Report shows hunger decreasing but not to pre-recession levels
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WASHINGTON, Sept. 3, 2014 - A study released today by USDA's Economic Research Service says more than 17.5 million Americans struggled with hunger in 2013, down slightly from 17.6 million the previous year.
To put it another way, 14.3 percent, or about or one in seven of American households and individuals were considered to be food insecure last year, well above the 11.1 percent observed in 2007, before a recession forced more than 4 million people into food insecurity, according to USDA.
Food insecurity is described as the inability to afford an adequate diet at least some times in the 12-month period. Diving a little deeper into the numbers, 26.1 percent of African-American households were considered to be food insecure during 2013, as were 23.7 percent of Hispanic households, and 19.5 percent of households with children.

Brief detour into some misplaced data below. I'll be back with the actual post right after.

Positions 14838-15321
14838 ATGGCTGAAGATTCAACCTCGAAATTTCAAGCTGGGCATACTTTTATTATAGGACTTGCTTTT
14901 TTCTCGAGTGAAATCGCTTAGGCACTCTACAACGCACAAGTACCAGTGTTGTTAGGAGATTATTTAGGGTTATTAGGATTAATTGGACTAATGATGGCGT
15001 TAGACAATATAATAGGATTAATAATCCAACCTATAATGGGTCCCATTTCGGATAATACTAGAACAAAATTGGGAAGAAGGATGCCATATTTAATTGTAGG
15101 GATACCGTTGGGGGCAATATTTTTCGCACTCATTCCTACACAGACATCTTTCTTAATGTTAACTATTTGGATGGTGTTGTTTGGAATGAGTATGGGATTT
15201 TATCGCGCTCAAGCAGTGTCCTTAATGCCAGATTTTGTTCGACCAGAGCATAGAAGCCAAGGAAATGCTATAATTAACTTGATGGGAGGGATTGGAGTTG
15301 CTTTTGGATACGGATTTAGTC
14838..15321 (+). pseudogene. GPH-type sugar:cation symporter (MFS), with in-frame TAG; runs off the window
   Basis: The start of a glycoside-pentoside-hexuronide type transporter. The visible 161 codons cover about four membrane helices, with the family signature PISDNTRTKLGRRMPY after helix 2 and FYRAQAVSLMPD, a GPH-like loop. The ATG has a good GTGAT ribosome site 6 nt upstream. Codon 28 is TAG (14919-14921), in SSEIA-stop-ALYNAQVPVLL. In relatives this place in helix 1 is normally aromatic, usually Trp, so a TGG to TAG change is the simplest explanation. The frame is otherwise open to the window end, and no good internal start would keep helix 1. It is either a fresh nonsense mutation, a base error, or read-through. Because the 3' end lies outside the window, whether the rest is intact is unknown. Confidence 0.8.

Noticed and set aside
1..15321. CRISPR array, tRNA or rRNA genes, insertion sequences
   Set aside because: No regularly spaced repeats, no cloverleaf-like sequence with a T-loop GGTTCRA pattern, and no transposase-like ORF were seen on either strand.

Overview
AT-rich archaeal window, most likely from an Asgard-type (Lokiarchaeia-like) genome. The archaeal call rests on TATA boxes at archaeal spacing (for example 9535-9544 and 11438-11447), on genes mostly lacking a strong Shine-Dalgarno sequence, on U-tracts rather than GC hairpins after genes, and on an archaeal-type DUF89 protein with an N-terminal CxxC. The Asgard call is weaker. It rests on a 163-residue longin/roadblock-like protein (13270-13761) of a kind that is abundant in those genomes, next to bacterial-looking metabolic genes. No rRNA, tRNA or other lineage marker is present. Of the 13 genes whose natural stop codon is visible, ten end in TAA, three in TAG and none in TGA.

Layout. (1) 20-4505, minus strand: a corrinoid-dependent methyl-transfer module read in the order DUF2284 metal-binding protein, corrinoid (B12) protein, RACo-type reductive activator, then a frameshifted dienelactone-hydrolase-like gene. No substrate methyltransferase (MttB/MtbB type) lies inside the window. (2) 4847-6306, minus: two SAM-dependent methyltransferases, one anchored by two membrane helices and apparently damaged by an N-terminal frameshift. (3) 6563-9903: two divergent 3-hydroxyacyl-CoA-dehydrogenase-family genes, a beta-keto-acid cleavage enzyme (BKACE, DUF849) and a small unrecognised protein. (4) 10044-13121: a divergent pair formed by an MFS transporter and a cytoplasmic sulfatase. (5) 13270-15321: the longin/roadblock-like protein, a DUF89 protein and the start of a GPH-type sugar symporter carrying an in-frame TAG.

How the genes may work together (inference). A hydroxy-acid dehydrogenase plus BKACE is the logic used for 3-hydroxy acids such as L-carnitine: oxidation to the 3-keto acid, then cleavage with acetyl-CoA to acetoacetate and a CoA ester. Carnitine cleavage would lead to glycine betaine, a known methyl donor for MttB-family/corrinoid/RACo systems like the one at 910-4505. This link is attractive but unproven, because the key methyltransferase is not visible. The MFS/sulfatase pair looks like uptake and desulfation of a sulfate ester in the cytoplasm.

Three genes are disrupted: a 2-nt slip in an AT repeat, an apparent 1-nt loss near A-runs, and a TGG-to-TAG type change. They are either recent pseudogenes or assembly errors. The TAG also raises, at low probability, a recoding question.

Food and Research Action Center President Jim Weill said it will take action in Washington to fix the nation's food insecurity problem.
“Hunger continues to plague too many Americans. We can end hunger in this country, but that takes political will,” Weill said in a release. “That means strengthening, not cutting or limiting nutrition programs.”
A state-by-state breakdown shows Arkansas had the highest percentage of food insecurity in the country from 2011-2013, at 21.2 percent, with 8.4 percent of the state's population dealing with “very low food insecurity” during that period. That means that the food intake of one or more household members was reduced and their eating patterns were disrupted at times during the year because the household lacked money and other resources for food.
Mississippi ranked second in food insecurity, at 21.2 percent. On the opposite end of the spectrum, North Dakota had 8.7 percent food insecurity, the lowest in the nation. For state food insecurity rates, USDA uses three-year averages for states to obtain adequate sample sizes.
In all, food insecurity decreased in 24 of the 50 states and the District of Columbia. Weill said working to end food insecurity across the nation is a worthwhile endeavor.
“Ending hunger is an investment that our nation should - and must - make,” Weill said.
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